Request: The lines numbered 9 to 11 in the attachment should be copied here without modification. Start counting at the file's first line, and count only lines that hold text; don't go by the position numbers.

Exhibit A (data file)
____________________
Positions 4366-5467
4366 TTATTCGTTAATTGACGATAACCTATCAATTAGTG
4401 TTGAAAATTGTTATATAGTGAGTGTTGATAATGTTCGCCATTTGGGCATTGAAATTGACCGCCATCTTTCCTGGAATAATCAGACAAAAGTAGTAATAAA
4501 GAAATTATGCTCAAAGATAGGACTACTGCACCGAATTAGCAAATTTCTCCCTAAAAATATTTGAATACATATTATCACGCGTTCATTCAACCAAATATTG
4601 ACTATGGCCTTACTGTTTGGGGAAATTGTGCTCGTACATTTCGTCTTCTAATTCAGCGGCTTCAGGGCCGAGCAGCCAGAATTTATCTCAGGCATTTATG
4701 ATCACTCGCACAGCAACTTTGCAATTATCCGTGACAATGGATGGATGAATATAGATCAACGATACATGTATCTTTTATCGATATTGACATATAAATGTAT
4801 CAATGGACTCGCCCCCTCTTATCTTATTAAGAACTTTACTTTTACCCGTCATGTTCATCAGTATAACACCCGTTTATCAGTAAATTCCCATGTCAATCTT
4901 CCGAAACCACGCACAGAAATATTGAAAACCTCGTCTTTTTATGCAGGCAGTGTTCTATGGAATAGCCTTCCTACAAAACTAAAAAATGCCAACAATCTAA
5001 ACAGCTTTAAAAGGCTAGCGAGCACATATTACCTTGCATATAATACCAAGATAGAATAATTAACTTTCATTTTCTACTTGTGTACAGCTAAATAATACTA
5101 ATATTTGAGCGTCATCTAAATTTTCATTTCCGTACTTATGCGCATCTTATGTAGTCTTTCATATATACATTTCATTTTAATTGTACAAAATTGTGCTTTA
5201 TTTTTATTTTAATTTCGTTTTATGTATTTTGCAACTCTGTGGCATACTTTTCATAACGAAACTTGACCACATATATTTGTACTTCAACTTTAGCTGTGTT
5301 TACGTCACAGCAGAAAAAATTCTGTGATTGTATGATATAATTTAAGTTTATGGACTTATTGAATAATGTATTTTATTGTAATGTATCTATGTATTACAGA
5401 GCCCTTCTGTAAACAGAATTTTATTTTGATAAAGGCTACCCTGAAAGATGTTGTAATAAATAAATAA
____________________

5001 ACAGCTTTAAAAGGCTAGCGAGCACATATTACCTTGCATATAATACCAAGATAGAATAATTAACTTTCATTTTCTACTTGTGTACAGCTAAATAATACTA
5101 ATATTTGAGCGTCATCTAAATTTTCATTTCCGTACTTATGCGCATCTTATGTAGTCTTTCATATATACATTTCATTTTAATTGTACAAAATTGTGCTTTA
5201 TTTTTATTTTAATTTCGTTTTATGTATTTTGCAACTCTGTGGCATACTTTTCATAACGAAACTTGACCACATATATTTGTACTTCAACTTTAGCTGTGTT